I've recently started transitioning to stainless-clad aluminum-core skillets, and one oft-compared property of various offerings is the thickness - generally a thicker sandwich contains a thicker aluminum layer and thus has a greater ability to spread the heat evenly across the cooking surface.

But how much does this matter, if a skillet is placed on an electric coil element which is almost as large in diameter as the flat area one cooks on?

Anecdotally, I've noticed that a "relatively thin" (maybe 2.2mm) inexpensive Calphalon 10" skillet seems to perform fine on a 6" coil, even for high-heat tasks like searing meats. Contrastingly, an 11" (3qt) All-Clad 3-layer saute pan of the recent "not the way they used to make them" 2.75mm or so thickness shows a definite cold region where it extends well beyond the coil to meet the vertical sidewalls.

I've recently upgraded to an almost 8" element, and am shopping for a 12" skillet which will have a cooking surface around 9" in diameter. Given the poor performance of the large saute pan, I'm tempted to try to track down one of the few offerings that is still 3mm or more in thickness. But given that the cooking area will barely extend beyond the coil, I wonder if it's worth nearly twice the price I'd have to pay for a 2.2mm thick one? Granted, a 3mm pan would probably perform a lot better than a 2.2mm one if used on the 6" element. Or going to another extreme, designs with thick aluminum and only a thin stainless lining like All-Clad MC2 would presumably have the best heat transfer, at some cost in durability.

  • I ended up paying a bit more for a relatively thick 12" clad skillet, but ironically I've only used it on a few occasions. Oct 11, 2016 at 23:39

2 Answers 2


Electric oven spirals turn on and off continuously, and the temperature of coil depends on the ratio between periods of cooling and periods of heating.

Thicker skillets act as accumulators of heat, allowing smoother transitions between those periods. They heat up slower and cool off slower, thus making temperature more consistent.

Another voice for thicker frying pan bottoms is that it prevents them from warping as much – metal contracts and expands on temperature changes. Cheap pan will warp after a while and stop forming a good contact with electric stove spiral, resulting in uneven cooking.

Hope this answers your question.

  • The warping is a good point, though I think most of the skillets under consideration are large enough to be relatively resistant to that. The cycling is an interesting question - my gut feeling is that it is probably fast enough that even a medium thickness skillet will even it out, but it could be something worth measuring. Or maybe "fast PWM" should be a selling point for electric ranges. Oct 11, 2016 at 23:37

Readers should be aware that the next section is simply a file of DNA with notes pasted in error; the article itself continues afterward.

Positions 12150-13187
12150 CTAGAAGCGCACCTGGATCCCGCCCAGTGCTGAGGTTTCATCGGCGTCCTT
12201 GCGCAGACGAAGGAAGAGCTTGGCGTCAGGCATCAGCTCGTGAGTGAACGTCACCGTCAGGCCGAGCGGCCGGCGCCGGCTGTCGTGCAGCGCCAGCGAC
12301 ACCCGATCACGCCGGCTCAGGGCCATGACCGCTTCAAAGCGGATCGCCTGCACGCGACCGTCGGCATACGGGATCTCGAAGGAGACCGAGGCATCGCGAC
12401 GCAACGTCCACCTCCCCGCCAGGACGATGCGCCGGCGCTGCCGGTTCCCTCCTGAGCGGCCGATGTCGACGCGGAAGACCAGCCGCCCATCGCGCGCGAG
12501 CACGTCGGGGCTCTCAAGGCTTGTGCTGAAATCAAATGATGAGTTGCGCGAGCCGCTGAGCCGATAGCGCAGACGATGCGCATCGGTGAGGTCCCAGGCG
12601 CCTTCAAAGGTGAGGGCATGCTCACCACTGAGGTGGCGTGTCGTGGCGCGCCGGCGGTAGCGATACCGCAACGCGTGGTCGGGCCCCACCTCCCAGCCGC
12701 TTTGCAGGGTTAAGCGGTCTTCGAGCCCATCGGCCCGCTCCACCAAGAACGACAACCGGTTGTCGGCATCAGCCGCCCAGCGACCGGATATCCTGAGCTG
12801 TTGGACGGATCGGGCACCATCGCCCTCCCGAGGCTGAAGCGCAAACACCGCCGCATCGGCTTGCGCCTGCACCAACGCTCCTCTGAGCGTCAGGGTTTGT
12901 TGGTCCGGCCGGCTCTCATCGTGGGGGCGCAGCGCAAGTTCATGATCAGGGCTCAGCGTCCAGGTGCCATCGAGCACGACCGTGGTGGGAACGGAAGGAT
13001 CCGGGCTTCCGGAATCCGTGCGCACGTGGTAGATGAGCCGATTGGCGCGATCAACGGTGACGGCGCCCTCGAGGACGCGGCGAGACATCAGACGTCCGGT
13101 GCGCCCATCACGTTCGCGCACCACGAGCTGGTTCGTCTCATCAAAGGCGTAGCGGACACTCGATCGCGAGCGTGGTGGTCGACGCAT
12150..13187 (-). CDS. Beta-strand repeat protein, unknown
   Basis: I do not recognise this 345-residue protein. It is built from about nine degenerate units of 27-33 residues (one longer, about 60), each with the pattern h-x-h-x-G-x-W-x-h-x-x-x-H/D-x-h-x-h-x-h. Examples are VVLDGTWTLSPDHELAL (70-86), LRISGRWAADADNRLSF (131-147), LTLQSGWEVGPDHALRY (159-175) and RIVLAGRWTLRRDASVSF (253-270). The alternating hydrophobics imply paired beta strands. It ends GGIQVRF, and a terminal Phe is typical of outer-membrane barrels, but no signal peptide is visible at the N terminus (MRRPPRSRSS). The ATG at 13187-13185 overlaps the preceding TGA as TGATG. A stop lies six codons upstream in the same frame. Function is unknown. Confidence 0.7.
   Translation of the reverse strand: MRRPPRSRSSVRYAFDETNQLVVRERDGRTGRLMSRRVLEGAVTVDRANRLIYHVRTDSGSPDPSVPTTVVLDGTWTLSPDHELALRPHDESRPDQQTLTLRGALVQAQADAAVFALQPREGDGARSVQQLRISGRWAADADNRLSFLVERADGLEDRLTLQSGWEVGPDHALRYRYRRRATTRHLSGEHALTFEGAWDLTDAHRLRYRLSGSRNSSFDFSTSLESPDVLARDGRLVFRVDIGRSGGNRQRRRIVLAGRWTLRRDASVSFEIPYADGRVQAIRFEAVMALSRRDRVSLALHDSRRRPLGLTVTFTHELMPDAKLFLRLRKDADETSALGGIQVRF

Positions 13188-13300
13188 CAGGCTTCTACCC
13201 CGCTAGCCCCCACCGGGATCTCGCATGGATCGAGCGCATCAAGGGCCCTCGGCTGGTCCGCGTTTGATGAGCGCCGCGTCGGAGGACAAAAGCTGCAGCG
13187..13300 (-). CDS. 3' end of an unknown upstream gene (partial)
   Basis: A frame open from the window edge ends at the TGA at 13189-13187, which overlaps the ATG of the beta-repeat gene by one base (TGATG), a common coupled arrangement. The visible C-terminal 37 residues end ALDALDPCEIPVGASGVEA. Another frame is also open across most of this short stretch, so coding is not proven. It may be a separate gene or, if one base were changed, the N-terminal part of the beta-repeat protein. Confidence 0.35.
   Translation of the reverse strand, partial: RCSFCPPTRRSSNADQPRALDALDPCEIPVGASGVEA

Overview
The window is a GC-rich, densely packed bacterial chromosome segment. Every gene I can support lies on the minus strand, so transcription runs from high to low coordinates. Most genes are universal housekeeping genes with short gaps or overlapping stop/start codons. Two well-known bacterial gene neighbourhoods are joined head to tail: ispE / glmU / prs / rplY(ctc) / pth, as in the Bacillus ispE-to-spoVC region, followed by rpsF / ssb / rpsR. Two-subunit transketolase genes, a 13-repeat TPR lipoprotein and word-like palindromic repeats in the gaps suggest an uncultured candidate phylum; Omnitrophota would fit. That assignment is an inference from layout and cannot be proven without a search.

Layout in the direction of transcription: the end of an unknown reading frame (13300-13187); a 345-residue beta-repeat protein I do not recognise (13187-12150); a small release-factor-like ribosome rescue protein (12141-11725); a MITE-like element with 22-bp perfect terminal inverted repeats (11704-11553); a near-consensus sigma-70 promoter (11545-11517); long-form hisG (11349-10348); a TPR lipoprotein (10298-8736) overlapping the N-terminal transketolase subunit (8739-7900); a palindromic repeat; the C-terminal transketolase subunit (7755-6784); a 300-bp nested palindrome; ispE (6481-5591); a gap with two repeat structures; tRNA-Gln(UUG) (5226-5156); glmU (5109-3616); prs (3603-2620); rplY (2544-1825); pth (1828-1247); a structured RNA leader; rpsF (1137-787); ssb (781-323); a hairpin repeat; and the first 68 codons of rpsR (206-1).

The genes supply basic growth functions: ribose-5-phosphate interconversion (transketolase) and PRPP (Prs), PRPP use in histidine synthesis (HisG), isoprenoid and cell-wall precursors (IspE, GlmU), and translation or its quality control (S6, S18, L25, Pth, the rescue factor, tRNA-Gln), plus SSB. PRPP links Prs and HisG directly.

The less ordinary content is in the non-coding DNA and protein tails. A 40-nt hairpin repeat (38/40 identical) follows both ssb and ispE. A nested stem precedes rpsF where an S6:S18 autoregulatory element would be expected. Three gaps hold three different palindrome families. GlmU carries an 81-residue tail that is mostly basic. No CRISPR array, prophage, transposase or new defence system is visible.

when it comes to even heating nothing beats cast iron! its better for you adds and retains flavor and iron which is a common defiecency. other skillets have there place in the world. i was given fourth generation iron skillets griddle the works. I only have 3 steel sauce pans and one teflon egg skillet. i know cast iron is out of style but if you maintain them correctly. your grand kids' grand kids can be using them. that is a investment of 4 lifetimes

  • 2
    This doesn't really answer the question asked. You may prefer cast iron, but the same comparison would still exist between different cast iron pans. And in terms of materials, aluminum drastically outperforms cast iron for heat transfer, by a factor of 3 to 4. Some people do cook on thick aluminum - plain, anodized, non-stick coated, or with a thin stainless liner on the inside only. Oct 11, 2014 at 5:28
  • It does out perform heat transfer. But not at heat retention and heat distribution which is the true heart of your question. It not how well it transfers heat its how well it distributes the heat. If you want to stick with aluminum your better bet is to switch to gas. 15 years of being a chef has taught me a thing or two that can't be debunked by sales pitches and fancy adds to get you to buy over priced cook wear. You want even heating gas or cast iron are you best bet steal core helps but steel core aluminum is amazing at moving heat through it and out of it but not terribly evenly. Jan 11, 2015 at 14:56
  • The thing is that "heat distribution" is heat transfer, horizontally through the cross section. And physics tells us aluminum does that several times better than iron does. Oct 11, 2016 at 23:33

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